regular price $1 a suit tSS
HERE'S the Athletic Underwear com
fort you've always wanted the new
Allen-A, the suit with an extra inch of leg
room. A garment that will hang straight
(own along your trousers. No clinging to
your leg. No creeping up. No bunching or
And it has an extra "spring-needle" knit
inset in- the back in addition to the regu
lar elastic webbing. A reinforcement that
keeps the suit in shape and place prevents
ripping and tearing.
All the way through, this Allen-A Athletic
is made for the active man over-size chest,
extra roomy seat and the famous Allen-A
one-button closed crotch.
We're featuring this underwear. (A regular
value.) Three suits for $2.65. Take ad
vantage of this special sales offer.
A MAN'S STORE FOR MEN
No. 12, Morrow County, Oregon, dated
July 10th, 1915, maturing July 10th,
1935, and optional for payment by the
District at any time after June 10th,
1925, that pursuant to said option
said bonds will be redeemed at any
time within 30 days from the date
of this notice upon presentation to
the undersigned at his office in the
County Court House of Morrow Coun
ty, Oregon, in the City of Heppner,
In case any holder of any of such
bonds fails to present same at the
time mentioned herein for the re
demption thereof, then the interest
thereon shall cease, and the under
signed will thereafter pay only the
amount of such bond and the inter
est accrued thereon up to the last
day of the time of redemption in
Dated this 25th day of May, 1927.
L. W. BRIGGS, County Treasurer.
NOTICE OF BOND SALE.
Notice is hereby given that sealed
bids will be received by the under
signed until the hour of Two o'clock
P. M. on Eleventh day of June, 1927,
and immediately thereafter publicly
opened by the District School Board
at the School House in the City of
Lexington, -Morrow County. Oregon,
for bonds of School District No. 12,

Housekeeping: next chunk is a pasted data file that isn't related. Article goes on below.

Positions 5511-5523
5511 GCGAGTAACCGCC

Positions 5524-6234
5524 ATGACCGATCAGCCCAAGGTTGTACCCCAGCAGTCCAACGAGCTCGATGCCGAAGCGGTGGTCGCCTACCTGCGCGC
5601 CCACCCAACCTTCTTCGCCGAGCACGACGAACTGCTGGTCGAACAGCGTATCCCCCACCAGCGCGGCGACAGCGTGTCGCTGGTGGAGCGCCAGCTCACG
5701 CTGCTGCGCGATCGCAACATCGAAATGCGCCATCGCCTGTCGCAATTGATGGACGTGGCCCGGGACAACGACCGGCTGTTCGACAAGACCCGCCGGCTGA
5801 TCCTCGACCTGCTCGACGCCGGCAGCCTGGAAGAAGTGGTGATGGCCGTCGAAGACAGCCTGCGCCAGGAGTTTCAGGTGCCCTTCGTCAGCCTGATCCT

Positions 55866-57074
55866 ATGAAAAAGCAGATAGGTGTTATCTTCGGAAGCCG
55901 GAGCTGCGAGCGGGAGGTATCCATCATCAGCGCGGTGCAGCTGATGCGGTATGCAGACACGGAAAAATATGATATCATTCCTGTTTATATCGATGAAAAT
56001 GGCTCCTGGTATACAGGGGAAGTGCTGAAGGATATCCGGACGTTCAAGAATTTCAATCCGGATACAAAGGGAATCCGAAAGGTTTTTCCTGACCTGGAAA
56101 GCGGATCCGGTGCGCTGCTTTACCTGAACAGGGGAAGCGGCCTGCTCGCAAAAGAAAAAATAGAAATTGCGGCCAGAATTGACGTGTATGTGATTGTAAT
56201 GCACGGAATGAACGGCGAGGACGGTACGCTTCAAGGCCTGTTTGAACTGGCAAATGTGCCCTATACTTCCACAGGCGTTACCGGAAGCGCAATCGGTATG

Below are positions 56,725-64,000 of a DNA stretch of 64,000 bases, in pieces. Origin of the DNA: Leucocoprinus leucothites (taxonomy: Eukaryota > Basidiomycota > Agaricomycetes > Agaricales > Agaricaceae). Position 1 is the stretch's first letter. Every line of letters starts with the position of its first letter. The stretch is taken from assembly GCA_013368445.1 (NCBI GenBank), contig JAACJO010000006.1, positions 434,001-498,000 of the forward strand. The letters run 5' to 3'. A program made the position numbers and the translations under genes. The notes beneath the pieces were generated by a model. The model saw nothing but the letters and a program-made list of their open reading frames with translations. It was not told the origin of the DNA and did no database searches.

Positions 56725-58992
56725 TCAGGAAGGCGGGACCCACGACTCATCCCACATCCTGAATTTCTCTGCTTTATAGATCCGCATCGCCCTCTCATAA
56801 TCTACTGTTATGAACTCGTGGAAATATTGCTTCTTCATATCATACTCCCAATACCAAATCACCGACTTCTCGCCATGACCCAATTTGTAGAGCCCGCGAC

Morrow County, Oregon, in the sum
of Seven Thousand Dollars, ($7,C00.
00), dated July 1st, 1927, numbered
from 1 to 7 inclusive and maturing
at the rate of;
J1000 in each of the years
1928 to 1934 inclus'ive.
All of said bonds bearing interest
at the rate of five and one half per
cent (6) per annum, payable
semiannually, principal and interest
payable at the office of the County
Treasurer of Morrow County, Oregon.
All bids must be unconditional and
accompanied by a certified check in
the sum of Two hundred Dollars
The approving legal opinion of
Cak rnlio i.H T. i T ,!;,.; it.
torneys, Portland, Oregon, will be
furnished the successful bidder.
The Board reserves the right to le
ject any or all bids.
E. S. MILLER, District Clerk.
Lots of rain. Lots of
We have the CHENEY
new, improved revolv
We have the new light
draft SNIDER Weeder.
A new blade weeder on
three wheels, does the
work of 2 14-ft. blades
of the old type.
Spring tooth harrows
are good weed killers.
Mowers and Rakes
We Have It, Will Get It, or It
is Not Made.
GILLIAM & BISBEE
"Look for the Sign"
Anything for the Car.
Information of the City.
LADIES' REST ROOM
One-half mile east of Shrine
Hospital on Sandy Blvd.
Phone Gar. 2521 Day or Night
E. L. Woodard, Prop.
2280 SANDY BLVD.
Bids for the concession on the grounds at
the Chautauqua at Heppner June 7th to
1 1 th will be received by S. E. Notson,
Chairman Concession Committee.
Heppner Gazette Times for Everything in Printing
This age of high standards
welcomes the Camel quality
MODERN smokers are the most exacting ever known, and
tbey place Camel first among cigarettes.
" For Camel was created to succeed in the hardest-to-please
age ever known. It was made to satisfy those who demand
the utmost, and modern smokers have given it such popu
larity as no other cigarette ever had.
If you're downright hard to please, just try Camels. To
bacco taste and fragrance will be revealed as never before,
for Camels are rolled of the choicest Turkish and Domestic
tobaccos, supremely blended. This modern cigarette exceeds
all other standards but its own. To light one is to find taste
fulfilment. "Have a Camel!"
I B f fUL I IK P-
1Q77 ft T D IJ. Tl
Company, Winston-Salem, N. C
F THERE is one day in the whole year when the word SERVICE
carries its full meaning it is on Memorial Day when the nation
pauses to honor and revere the memory of its war dead. It was
those brave souls who served without regard to personal safety
or gain giving their all that ours might be one of the great nations of the world.
Ours is a sacred duty on Memorial Day. We have ideals of government to sustain
and we do it by keeping alive that patriotism which first established the torch
of freedom. This institution has a keen appreciation of the importance of carry
ing on, ever guarding the foundation stones upon which our government is built.
We hope always to be worthy of the trust given us, and joyously join in on a
proper observance of the day.
First National Bank of Heppner